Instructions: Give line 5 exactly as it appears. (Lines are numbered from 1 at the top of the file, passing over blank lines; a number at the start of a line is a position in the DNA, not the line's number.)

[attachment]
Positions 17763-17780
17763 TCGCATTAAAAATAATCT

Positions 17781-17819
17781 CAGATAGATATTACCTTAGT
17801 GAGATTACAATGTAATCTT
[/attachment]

17801 GAGATTACAATGTAATCTT